Over in England there's a man named Wolfgang Stuppy who speaks more than five languages, has a Ph.D. in botany and calls himself a "seed morphologist." His focus? "Seed structure of angiosperms, its relevance for seed banking operations and phylogenetic significance, especially with respect to Malpighiales," says his bio.
Prenia tetragona (Aizoaceae) seed, collected in South Africa, Cape Province
In plain English, Stuppy works in the seed conservation department at the Royal Botanic Gardens, Kew (or Kew Gardens) in London. Kew heads up the Millennium Seed Bank Project, an international conservation effort to collect and store the seeds of 24,000 plants from around the world — and the seeds of all native flora in the United Kingdom.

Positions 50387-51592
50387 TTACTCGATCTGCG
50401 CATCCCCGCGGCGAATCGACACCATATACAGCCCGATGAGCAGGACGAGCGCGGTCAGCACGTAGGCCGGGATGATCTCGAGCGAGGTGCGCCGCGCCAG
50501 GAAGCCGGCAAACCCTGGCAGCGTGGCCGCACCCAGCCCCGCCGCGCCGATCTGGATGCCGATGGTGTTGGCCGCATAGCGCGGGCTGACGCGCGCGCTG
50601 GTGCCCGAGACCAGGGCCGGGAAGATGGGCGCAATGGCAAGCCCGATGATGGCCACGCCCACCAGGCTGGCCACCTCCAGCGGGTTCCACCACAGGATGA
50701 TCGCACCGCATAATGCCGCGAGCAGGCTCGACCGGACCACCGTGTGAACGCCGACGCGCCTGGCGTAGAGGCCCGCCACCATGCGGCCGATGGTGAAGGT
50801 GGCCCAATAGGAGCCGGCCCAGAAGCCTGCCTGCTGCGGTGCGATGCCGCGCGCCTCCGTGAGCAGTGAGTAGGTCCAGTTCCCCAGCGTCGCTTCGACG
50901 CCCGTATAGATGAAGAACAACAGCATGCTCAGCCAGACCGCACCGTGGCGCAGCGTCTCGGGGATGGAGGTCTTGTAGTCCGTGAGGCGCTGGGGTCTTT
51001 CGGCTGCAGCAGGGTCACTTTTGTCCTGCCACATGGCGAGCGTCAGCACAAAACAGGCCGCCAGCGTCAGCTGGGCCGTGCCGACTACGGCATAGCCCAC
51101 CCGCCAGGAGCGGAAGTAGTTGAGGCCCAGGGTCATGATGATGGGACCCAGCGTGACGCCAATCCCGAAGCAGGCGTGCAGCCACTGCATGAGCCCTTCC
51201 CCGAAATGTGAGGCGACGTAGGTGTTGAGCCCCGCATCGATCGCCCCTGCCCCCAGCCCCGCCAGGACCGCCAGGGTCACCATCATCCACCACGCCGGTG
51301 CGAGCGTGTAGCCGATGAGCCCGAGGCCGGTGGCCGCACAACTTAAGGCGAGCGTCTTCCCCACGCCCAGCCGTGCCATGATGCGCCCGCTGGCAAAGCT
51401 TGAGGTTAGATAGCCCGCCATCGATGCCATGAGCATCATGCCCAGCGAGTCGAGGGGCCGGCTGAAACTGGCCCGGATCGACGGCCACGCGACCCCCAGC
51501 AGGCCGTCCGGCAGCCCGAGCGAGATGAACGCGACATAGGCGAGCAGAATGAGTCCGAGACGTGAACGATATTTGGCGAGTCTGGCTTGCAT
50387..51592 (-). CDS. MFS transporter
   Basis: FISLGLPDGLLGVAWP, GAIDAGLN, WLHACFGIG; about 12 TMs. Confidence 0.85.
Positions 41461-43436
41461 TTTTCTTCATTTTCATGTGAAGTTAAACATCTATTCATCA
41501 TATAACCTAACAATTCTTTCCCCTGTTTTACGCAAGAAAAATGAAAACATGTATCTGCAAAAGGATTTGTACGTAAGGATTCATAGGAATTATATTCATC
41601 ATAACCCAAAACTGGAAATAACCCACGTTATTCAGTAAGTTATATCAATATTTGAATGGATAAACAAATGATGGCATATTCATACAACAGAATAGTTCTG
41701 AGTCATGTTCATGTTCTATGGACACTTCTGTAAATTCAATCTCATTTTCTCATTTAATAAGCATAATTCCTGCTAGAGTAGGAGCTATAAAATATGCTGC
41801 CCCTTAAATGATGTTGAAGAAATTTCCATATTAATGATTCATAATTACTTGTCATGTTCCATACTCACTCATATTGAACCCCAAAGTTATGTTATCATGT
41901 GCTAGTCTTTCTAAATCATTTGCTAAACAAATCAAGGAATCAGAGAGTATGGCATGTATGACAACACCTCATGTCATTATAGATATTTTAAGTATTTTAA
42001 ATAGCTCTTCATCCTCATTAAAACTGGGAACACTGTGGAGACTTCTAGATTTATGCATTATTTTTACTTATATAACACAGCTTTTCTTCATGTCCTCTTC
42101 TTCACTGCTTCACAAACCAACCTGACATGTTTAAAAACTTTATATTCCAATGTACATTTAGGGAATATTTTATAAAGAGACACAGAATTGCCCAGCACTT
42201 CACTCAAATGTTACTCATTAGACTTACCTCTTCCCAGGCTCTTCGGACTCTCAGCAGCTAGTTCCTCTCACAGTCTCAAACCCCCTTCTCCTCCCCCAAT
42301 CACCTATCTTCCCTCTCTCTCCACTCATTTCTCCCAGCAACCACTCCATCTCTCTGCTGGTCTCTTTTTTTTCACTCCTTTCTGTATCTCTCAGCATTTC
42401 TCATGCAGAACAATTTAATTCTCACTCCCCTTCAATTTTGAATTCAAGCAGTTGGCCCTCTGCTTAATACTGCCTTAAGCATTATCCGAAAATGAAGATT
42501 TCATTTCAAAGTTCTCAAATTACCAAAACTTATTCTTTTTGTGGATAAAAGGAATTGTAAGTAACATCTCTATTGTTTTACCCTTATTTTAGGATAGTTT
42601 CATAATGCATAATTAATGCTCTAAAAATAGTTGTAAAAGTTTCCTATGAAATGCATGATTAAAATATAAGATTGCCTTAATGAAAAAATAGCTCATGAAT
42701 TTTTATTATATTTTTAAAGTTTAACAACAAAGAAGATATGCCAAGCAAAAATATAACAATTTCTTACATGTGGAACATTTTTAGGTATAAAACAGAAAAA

To make the project more accessible, or more interesting to us non-Ph.D. plebes, Stuppy has teamed up with artist Rob Kesseler to create a few books of vivid seed imagery, including Seeds: Time Capsules Of Life, from which these photos come. Even if we don't understand the meaning of "funiculi" or "micropyle," we can still appreciate that those things, whatever they are, look nice.
Learn more about the seed bank project, check out more photos on Kew's Flickr site and then lament the fact that neither your name nor your vocation title is as cool as Wolfgang Stuppy's.